Tips For Preventing Opiate Treatment Release

Posted on: 14 April 2016

If you have ever been addicted to opiates, you know that it is a tremendously difficult drug to beat. This is important to consider because one of the main reasons why opiates are difficult to quit is due to the fact that they have a high relapse rate. Here are some tips for reducing the chances that you relapse and begin to start using opiates again.

1. Retire Your Drug Addicted Past

In order to break your opiate addiction, you may have gone into an inpatient treatment program. This is an awesome step that is going to put you on the path to recovery. However, the world of rehab is much safer with regards to relapse triggers than your normal life is. Your apartment, your friends, your old hobbies all might be triggers that could cause you to relapse. You are going to need to retire anything from your past that causes you to go into the frame of mind where you used drugs or will make it much easier for you to use drugs.

For your friends, if you have anyone in your life that is currently using any substances that could make the slide back to opiate addiction or into another addiction easier, then you will need to drop them from your life. For friends that could possibly trigger problem behavior but are not currently using, consider talking to them about your reservations and seeing how they react.

For your living situation, see if you can stay with friends or family in a non-using environment if you used at your apartment or home. This will allow you to avoid being back in the environment where you used to always use opiates.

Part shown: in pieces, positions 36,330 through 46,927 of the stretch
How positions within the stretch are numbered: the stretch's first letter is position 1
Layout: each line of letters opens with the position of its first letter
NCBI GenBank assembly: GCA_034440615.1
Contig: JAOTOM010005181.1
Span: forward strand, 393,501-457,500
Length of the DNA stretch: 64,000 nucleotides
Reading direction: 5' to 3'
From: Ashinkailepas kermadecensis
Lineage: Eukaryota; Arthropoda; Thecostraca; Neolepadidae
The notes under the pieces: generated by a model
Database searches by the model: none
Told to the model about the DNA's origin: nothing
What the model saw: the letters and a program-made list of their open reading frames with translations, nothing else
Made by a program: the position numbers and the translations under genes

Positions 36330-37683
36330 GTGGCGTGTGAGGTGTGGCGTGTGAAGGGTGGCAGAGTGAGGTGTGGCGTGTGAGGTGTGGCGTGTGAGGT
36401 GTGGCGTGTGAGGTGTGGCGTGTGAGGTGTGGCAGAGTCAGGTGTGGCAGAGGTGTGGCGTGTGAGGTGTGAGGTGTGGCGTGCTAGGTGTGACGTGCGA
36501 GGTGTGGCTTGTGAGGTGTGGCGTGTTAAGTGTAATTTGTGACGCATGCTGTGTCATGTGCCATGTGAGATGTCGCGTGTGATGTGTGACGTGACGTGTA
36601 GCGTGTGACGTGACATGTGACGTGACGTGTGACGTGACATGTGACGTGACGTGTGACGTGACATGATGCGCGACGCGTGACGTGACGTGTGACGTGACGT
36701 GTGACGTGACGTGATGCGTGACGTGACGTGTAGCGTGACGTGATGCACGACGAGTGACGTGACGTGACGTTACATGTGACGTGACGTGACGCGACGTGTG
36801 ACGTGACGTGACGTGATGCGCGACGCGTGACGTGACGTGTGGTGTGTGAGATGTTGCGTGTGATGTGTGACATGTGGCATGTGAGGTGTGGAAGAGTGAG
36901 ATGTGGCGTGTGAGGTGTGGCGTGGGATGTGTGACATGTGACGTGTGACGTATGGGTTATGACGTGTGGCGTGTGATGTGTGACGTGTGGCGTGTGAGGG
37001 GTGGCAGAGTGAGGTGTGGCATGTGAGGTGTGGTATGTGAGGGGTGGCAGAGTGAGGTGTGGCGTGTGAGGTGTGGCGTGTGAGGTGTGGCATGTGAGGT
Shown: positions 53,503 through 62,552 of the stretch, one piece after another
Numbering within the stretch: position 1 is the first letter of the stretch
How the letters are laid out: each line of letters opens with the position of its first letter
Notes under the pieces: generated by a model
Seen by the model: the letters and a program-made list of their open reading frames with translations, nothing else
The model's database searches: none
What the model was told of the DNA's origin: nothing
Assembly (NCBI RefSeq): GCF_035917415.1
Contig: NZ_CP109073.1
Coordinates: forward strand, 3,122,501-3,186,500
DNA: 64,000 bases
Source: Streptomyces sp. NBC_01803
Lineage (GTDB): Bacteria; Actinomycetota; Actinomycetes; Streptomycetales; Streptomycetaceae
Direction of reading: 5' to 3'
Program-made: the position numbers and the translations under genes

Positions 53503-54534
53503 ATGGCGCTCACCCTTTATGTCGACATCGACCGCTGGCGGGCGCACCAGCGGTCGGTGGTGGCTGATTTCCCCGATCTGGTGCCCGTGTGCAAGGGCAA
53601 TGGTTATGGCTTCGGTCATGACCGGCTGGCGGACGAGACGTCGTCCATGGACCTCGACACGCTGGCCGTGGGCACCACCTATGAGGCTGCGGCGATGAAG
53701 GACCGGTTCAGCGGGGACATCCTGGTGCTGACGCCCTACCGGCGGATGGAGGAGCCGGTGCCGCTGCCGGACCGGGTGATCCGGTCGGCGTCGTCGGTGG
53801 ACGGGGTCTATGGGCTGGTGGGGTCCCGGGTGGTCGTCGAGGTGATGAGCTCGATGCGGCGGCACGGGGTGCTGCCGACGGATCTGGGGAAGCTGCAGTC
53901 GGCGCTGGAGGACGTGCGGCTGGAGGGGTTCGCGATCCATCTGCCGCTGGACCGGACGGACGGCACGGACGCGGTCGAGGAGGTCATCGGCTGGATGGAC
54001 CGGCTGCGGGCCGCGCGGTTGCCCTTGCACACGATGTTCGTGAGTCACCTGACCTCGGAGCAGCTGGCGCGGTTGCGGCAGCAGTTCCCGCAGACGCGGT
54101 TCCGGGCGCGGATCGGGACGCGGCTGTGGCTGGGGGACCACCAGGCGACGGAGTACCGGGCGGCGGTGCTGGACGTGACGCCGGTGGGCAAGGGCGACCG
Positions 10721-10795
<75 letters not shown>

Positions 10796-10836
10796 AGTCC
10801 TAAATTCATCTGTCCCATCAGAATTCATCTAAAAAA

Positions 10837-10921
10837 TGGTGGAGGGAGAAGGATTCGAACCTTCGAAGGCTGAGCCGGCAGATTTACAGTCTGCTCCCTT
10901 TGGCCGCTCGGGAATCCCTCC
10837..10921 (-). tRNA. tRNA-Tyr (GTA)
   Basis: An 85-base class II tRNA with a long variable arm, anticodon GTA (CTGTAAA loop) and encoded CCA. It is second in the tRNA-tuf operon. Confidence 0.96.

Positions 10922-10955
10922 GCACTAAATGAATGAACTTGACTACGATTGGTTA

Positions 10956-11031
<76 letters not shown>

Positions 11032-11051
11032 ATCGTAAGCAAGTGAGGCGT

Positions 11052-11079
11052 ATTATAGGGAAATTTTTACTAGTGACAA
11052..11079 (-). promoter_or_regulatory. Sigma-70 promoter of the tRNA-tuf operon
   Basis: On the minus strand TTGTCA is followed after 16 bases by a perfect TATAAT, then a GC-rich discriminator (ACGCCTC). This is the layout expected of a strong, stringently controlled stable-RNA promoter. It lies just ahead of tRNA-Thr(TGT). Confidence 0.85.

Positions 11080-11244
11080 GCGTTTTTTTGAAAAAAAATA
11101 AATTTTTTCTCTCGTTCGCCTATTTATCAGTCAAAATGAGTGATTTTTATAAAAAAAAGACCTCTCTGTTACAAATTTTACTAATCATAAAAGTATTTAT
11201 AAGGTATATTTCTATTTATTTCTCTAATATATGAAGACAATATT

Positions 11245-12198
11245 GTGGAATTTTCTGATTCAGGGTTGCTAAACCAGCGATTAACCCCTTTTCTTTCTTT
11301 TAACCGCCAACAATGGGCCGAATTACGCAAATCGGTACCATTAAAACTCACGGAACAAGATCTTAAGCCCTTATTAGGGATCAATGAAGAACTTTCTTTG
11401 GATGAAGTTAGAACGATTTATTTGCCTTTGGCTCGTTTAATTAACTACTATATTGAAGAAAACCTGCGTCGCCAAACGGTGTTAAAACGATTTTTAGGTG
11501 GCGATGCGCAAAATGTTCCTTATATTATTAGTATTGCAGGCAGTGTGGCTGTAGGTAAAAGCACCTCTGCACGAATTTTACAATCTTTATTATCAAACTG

2. Don't Be on a Hurry to Get Off Opiate Replacements

Most people aren't able to permanently pick up and move immediately after getting out of rehab. In the meantime, don't rush your opiate replacement treatment. Many of the medications that have been approved for opiate replacement therapy are safe for long-term use. Use the replacements with advice from your doctor until you are able to fully remove yourself from all environments where you used to use.

3. Seek Other Sources of Pleasure

For the first few weeks after you have stopped being on opiates, you are going to feel as though you will never feel pleasure again. This can be tremendously frustrating because it will make you want to go back to using. Keep in mind that your pleasure centers will eventually readjust and allow you to experience pleasure from other things in time. While you are waiting, attempt to stimulate your pleasure center by doing things that you used to enjoy, such as exercising, hanging out with non-using friends, or eating foods that you loved in moderation.

For more information, talk to a company that specializes in opiate treatment such as Pacific Ridge.


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